It’s tempting to think that onboarding programs fail because no one tried hard enough to create a great program. Certainly, some companies don’t invest in onboarding, which is a lost opportunity, but that isn’t what leads to failure. Instead, most programs fail because someone–with extremely good intentions–creates a complex, involved program.
The sequences goes like this:
- A new program orchestrator is selected to run engineering onboarding
- They develop a new, more involved program that addresses all the identified needs, although it happens to take a lot of energy to operate
- The new program launches, and everyone loves it. Finally, onboarding is solved!
- Over time, it’s hard to get enough internal engagement to run the program. People still love the program, but have too many conflicting priorities
- The orchestrator gets frustrated and transitions to another role. Te program is run by their replacement, who often doesn’t have the original orchestrator’s passion for the area
- The program becomes stale and bureaucratic
- The program is scaled back significantly to something much simpler
When you consider revising your onboarding process, make sure it’s something the orchestrator can run for the long-term. This needs to be something you can run when the excitement of a newly launched program dies down, and engineering managers stop sending the orchestrator “thank you” cards. The worst onboarding programs come from trying too hard, rather than not trying hard enough.
Integrating with company onboarding
In addition to engineering onboarding, it’s likely that your company has a wider onboarding program. This program might touch on many of the topics that are important within engineering onboarding, particularly those like users, annual goals, or company values. You should absolutely lean on the content from these whole company onboarding segments, and avoid duplicating the content.
The more controversial question that often comes up is whether the team coordinating company onboarding should also coordinate engineering onboarding. For example, if the People Programs team is running onboarding, shouldn’t they also schedule the onboarding sessions for the engineering team?
My experience is that you generally should continue running onboarding from within engineering. There are a few reasons for this:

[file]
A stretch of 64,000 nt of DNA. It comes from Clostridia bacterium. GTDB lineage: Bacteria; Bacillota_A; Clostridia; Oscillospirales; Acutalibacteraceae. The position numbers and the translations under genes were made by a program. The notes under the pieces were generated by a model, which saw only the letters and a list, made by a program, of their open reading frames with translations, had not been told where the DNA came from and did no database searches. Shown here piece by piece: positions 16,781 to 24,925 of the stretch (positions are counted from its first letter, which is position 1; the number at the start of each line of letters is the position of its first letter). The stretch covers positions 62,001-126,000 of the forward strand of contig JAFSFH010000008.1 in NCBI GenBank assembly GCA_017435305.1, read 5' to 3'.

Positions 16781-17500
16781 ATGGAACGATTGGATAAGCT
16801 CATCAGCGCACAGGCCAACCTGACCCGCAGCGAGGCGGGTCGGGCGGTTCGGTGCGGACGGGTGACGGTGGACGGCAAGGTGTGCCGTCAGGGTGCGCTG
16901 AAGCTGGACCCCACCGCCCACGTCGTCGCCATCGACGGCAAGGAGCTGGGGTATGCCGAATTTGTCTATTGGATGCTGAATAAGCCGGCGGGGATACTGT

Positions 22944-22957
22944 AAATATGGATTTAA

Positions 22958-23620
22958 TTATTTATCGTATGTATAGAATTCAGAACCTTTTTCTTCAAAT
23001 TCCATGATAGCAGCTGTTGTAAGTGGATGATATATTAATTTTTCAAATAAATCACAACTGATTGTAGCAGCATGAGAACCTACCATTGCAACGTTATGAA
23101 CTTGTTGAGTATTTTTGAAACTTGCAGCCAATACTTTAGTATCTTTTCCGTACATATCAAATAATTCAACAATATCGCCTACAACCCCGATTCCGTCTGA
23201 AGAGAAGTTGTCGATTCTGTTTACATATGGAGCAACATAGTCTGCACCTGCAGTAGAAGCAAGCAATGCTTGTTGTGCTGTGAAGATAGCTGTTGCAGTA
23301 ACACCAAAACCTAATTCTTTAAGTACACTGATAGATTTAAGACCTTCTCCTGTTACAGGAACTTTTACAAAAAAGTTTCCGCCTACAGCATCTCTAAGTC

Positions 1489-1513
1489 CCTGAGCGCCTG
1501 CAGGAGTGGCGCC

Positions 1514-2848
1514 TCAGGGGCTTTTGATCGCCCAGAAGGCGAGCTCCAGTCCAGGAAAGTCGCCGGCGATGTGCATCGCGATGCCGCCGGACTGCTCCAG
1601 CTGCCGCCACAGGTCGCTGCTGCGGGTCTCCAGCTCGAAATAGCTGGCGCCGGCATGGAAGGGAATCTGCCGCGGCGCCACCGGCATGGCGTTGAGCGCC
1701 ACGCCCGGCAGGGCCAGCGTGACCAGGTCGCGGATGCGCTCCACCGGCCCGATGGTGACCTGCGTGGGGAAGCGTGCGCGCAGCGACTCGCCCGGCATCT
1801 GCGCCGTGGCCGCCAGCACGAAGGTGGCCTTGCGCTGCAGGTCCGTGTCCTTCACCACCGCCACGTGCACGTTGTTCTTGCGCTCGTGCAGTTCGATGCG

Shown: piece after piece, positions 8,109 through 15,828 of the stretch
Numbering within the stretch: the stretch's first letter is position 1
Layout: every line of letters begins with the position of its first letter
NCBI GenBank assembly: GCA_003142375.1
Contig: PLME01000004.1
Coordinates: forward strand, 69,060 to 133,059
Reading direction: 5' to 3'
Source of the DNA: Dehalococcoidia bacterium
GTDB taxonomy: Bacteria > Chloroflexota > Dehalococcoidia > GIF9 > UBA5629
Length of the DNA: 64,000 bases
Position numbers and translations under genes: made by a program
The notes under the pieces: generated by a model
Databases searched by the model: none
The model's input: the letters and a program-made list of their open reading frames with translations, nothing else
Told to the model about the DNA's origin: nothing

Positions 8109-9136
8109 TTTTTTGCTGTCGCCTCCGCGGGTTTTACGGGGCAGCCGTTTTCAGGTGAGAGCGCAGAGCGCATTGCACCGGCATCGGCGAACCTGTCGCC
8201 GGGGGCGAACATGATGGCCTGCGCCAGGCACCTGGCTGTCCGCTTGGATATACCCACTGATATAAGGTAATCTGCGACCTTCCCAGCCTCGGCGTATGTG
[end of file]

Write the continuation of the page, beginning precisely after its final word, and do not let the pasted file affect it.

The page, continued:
There is usually significant support for handing off the program to a centralized function to run it, because the program orchestrator sees it as an opportunity to take on a new role.
However, the people who replace the program orchestrator will be less focused on effective engineering onboarding, and will not have experience operating as an engineer at your company. They will approach engineering onboarding with a focus on making it more consistent with the shared company onboarding process, even if that means eliminating key aspects of what makes engineering onboarding effective. This isn’t because they’re bad people, it’s just the natural incentives of a centralized function
Once another function is responsible for running your onboarding process, experimenting with improvements will become much more difficult, as it requires cross-functional coordination with a team who are often very busy. Increasing the cost of experimentation will significantly harm onboarding quality over time
Feedback and onboarding quality data will often become sensitive data within the other function, only infrequently shared with you after being sanitized. Rather than driving your onboarding with data, including knowing who to reach out to about problems, you may lose access to that data
Sometimes circumstances will align such that it’s unduly painful to maintain control of engineering’s onboarding process, and that’s fine. Sometimes ownership of these problems becomes sufficiently political that it’s difficult to retain ownership; executive leadership is about taking the best available path, not dying on every sword that presents itself.
When to prioritize onboarding
Onboarding is particularly impactful when you’re hiring a solid chunk of new hires every month. If you have ten new hires each month, then the economies of running classes will start to outpace one-on-one training. This is doubly true when you begin accelerating hiring, as your existing team will be both busy hiring, and out of practice at onboarding new engineers.
Even if you’re hiring modestly, good onboarding is a valuable investment. Effectively ramping up new hires is always worthwhile. The only case where I’d recommend against investing into onboarding is when you’re hiring so infrequently that onboarding materials frequently go out of date before they’re used a second time. In those cases, it’s better to invest into personalized onboarding with the individual than design a larger-scale program. Keep in mind, that’s not only a matter of headcount growth, but also of your natural attrition rates. Many companies are not growing their engineering organization, but still hiring many new team members due to attrition.
Finally, remember to experiment your way into the right level of onboarding. Start with something simple that you can pull together in a few days, and that might be enough.